Skip to comments.Army Acquiring More UAVs To Explore New Technologies
Posted on 05/22/2002 10:46:46 AM PDT by Magnum44
Aviation Week & Space Technology May 20, 2002 Pg. 24
Army Acquiring More UAVs To Explore New Technologies
The U.S. Army is looking to expand its arsenal of UAVs through the addition of unmanned Cobra helicopters, Predator-Bs, A-160 Hummingbirds and other systems.
Much of the flurry of UAV activity is focused on experimenting with vertical take-off and landing (VTOL) systems and weaponizing the aircraft. But it also marks a change in the Army's attitude toward these systems from a cautious approach to a much more aggressive demeanor.
One clear example is a move to more quickly gain control of the A-160 Hummingbird, being developed by Frontier Sys-tems under a Defense Advanced Research Projects Agency contract. By the end of 2003 the Army wants to take over the project, said Lt. Gen. John M. Riggs, director of the Army's Objective Force Task Force. The Army wasn't slated to take that step until much later.
The long-endurance system with a 2,500-naut.-mi. range, up to 40 hr. endurance with a 300-lb. payload is very promising, Riggs said. Army officials want to increase their participation to ensure the system will meet their needs. The goal is to make sure it is militarily usable, not just a tech demonstrator, Riggs said.
Army developers hope to mature the A-160 concept so a decision can be made around 2006 whether the aircraft should be part of the Army's next-generation Future Combat Systems architecture, says Col. Waldo F. Carmona, commander of the Army's aviation applied technology directorate, which would manage the project.
Hummingbird is essentially a marriage of a 300-hp. internal combustion engine with an in-plane three-bladed rotor. The variable-speed rotor is intended to allow the aircraft to operate at optimum efficiency throughout the envelope. By late 2003 the Army hopes the basic technology will have been proven, despite that the development has encountered some test setbacks. When it takes over the project, the Army will put a tactical common data link on the aircraft for control, add sensors and weapons, and militarize the design. Carmona said the work will initially involve the existing aircraft built for the Darpa effort, but which could be modified or additional vehicles may be built.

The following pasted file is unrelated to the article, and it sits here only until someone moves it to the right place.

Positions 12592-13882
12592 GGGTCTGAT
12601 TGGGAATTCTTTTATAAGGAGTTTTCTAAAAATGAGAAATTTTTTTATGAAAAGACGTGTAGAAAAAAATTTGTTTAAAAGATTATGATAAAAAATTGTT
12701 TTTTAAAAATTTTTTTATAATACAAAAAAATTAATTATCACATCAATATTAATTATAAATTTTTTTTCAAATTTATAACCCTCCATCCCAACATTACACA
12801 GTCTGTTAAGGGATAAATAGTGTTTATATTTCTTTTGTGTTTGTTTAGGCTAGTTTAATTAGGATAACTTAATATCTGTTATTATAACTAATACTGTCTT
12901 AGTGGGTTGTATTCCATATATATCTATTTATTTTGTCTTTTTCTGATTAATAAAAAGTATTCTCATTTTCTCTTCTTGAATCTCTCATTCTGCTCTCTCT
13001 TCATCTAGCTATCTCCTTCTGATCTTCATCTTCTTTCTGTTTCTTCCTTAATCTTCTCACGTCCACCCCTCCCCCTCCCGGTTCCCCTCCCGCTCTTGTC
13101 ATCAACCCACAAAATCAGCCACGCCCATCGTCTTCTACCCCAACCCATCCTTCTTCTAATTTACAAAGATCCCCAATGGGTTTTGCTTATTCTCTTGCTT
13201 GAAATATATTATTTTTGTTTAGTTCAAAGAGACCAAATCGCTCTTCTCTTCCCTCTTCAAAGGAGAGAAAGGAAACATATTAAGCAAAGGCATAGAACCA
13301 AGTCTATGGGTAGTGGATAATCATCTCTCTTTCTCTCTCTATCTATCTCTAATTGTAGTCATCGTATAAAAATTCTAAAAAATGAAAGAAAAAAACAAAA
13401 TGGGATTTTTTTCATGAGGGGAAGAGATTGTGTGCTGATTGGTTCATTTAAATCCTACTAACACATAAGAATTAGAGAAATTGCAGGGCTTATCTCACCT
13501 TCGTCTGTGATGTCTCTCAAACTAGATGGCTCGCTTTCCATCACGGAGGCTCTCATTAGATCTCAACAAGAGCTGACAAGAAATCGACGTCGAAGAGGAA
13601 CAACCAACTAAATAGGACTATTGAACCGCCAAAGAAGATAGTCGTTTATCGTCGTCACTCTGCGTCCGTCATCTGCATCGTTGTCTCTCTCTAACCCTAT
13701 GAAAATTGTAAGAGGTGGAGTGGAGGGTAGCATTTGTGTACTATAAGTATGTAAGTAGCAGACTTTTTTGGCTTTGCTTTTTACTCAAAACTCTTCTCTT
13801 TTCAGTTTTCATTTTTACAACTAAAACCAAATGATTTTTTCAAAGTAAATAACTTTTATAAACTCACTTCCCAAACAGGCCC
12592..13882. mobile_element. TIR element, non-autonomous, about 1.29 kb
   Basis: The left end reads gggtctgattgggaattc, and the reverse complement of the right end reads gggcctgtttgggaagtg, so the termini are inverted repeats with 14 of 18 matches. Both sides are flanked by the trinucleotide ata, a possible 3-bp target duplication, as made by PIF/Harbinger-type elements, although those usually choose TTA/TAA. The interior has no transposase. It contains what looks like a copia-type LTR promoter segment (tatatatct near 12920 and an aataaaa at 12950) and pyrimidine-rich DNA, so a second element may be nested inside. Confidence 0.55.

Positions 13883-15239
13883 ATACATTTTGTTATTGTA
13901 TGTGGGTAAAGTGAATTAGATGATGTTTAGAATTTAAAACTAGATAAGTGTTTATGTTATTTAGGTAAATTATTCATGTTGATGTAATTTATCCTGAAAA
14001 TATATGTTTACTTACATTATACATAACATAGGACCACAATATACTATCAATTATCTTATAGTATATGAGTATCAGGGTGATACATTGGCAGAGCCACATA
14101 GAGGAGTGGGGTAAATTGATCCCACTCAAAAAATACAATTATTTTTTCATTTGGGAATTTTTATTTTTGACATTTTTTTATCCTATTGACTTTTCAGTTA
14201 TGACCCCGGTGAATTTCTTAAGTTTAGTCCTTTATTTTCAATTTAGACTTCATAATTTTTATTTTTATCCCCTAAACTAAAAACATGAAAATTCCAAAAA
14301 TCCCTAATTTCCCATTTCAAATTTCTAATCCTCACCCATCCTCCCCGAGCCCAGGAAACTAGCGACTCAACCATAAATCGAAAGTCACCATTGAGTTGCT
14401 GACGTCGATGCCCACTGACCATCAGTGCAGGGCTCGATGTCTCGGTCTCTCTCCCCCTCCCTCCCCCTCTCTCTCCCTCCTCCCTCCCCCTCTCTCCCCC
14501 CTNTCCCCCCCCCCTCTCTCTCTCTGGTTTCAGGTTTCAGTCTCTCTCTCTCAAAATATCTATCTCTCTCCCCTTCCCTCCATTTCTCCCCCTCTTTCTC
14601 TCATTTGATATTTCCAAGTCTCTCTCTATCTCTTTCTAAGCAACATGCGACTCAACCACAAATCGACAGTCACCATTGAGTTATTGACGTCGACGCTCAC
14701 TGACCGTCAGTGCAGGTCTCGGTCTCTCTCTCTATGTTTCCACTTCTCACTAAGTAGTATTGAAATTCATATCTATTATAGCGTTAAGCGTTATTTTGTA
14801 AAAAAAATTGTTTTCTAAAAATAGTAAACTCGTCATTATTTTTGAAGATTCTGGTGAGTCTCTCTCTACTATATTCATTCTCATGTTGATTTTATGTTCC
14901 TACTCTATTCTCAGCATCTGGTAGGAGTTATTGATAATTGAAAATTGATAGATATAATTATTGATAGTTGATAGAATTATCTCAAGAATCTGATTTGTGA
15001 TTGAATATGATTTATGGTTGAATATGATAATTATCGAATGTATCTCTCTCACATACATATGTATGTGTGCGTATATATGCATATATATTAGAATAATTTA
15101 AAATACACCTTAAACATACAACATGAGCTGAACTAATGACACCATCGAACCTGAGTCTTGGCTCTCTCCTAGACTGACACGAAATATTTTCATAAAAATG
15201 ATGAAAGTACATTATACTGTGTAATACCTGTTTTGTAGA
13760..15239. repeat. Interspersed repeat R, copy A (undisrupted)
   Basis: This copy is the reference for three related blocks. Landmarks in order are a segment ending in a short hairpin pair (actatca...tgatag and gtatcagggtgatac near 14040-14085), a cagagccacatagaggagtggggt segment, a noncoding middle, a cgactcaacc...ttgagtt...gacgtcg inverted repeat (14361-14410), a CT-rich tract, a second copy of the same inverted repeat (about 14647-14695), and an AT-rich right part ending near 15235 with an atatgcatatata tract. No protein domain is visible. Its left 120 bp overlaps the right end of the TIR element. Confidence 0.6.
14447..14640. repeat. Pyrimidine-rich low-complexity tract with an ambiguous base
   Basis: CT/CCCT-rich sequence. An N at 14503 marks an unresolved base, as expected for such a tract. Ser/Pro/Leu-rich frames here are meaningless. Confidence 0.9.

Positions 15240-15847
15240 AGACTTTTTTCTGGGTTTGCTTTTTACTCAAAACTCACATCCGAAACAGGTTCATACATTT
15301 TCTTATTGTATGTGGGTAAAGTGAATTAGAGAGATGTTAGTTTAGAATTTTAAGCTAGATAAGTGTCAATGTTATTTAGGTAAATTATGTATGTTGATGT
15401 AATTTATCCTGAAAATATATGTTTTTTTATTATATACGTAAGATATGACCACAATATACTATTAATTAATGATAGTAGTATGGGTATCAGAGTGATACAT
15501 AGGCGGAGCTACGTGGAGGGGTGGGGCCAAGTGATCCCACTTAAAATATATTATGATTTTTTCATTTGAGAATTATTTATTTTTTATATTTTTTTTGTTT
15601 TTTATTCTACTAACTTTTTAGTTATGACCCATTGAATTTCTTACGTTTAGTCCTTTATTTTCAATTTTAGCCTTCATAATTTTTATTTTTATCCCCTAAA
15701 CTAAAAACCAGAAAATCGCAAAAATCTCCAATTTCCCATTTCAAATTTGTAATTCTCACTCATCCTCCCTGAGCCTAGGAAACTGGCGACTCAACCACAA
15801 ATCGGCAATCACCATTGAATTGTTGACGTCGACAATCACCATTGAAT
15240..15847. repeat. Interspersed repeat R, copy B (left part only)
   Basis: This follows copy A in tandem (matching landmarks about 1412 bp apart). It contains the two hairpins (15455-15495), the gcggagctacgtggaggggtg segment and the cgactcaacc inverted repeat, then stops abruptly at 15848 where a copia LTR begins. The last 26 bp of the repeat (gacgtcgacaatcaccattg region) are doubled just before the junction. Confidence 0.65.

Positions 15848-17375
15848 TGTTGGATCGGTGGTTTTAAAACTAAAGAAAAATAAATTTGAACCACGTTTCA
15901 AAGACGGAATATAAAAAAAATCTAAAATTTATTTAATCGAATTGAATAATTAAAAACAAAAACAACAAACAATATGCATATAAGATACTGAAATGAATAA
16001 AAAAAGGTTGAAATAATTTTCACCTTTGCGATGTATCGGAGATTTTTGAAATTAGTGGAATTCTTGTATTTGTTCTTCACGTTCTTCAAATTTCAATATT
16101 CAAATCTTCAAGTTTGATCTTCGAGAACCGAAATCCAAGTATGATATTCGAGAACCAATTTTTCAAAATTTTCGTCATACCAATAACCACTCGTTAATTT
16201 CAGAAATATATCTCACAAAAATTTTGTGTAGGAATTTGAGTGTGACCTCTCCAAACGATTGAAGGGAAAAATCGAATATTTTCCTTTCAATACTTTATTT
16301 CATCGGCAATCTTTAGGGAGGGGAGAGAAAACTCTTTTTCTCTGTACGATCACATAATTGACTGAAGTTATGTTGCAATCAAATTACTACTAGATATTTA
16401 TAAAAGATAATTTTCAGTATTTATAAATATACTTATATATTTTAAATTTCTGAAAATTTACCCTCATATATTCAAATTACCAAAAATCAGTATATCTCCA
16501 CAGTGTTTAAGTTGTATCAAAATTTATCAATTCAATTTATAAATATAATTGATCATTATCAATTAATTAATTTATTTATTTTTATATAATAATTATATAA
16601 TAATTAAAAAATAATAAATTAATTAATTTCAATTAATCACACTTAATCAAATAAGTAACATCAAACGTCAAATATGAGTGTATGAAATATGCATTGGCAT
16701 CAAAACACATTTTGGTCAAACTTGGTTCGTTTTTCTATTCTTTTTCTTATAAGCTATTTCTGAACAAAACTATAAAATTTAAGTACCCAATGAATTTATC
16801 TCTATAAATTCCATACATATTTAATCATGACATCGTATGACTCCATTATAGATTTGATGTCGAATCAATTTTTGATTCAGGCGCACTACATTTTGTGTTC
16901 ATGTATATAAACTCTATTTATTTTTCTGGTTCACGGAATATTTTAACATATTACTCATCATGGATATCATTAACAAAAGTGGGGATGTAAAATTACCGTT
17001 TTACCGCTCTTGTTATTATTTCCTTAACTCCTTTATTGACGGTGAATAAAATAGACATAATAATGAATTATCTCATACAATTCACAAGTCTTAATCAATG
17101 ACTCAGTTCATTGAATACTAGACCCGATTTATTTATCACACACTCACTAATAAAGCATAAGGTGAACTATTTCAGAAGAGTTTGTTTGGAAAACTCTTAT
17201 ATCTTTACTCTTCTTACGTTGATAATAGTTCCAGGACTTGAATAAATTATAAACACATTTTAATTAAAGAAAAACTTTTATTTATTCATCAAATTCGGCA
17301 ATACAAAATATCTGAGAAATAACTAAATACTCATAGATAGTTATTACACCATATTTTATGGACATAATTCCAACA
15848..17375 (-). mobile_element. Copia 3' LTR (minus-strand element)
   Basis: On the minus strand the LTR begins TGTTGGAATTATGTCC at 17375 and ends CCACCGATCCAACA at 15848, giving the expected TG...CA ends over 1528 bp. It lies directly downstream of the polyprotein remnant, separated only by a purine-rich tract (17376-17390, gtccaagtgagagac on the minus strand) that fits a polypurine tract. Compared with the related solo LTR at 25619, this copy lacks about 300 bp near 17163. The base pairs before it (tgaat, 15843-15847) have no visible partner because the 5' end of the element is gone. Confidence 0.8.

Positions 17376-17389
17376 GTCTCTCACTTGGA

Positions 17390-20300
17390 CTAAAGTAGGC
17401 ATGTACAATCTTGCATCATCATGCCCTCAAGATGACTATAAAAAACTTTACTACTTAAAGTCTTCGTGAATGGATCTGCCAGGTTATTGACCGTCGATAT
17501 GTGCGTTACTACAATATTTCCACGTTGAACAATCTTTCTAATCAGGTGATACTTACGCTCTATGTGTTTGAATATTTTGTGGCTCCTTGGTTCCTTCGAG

The aviation technology research center also hopes to have two Cobra helicopters flying in an unmanned mode next year, although a piloting capability will probably be retained to address safety concerns during exercises. Likely uses for the unmanned Cobras include firing Hellfire missiles, 20-mm. guns, and Stinger missiles and to develop tactics on how to employ armed UAVs. Moreover, different sensors would also be installed.
Other VTOL systems the Army is becoming involved with are SAIC's Vigilante and a counterrotating helicopter. The Army plans to fire a Stinger missile from Vigilante. The integration of the weapon on the aircraft is to be completed by June. To ensure accurate target identification, the missile seeker will be slaved to the sensor. Later, the Army wants to use Vigilante as a resupply vehicle for deployed forces.
Army officials also hope to accelerate work on arming Hunter. The service is starting a new project to have a Hunter ca-pable of firing Javelin missiles, Hellfires or rockets in time for amajor exercise, Millennium Challenge, in July. Control of the UAV would be from an AH-64D Apache Longbow. Other weapon demonstrations are planned already, including dropping the BAT anti-armor munition and launching the Lahat laser-guided anti-tank weapon.
The teaming of helicopters with UAVs has long been a focus of Army research, but is now beginning to make its way into the field. The 101st Airborne Div. now operates a UH-60 Black Hawk Army Airborne Command and Control Sys-tem that can receive UAV sensor information. That capability is being expanded to give the command and control system the ability to direct the UAV.
The Predator-Bs the Army wants to buy are intended as testbeds to help the service refine requirements for its future Ex-tended-Range Multipurpose UAV system meant to augment and replace existing Hunter UAVs. The Army expects to use Hunter through 2007 and hopes to run a competition to replace it starting around 2005, says the Army's UAV program manager Col. Michael A. Hamilton. The new program is specifically for an aircraft, not an entire UAV system; it will have to interface with existing control systems.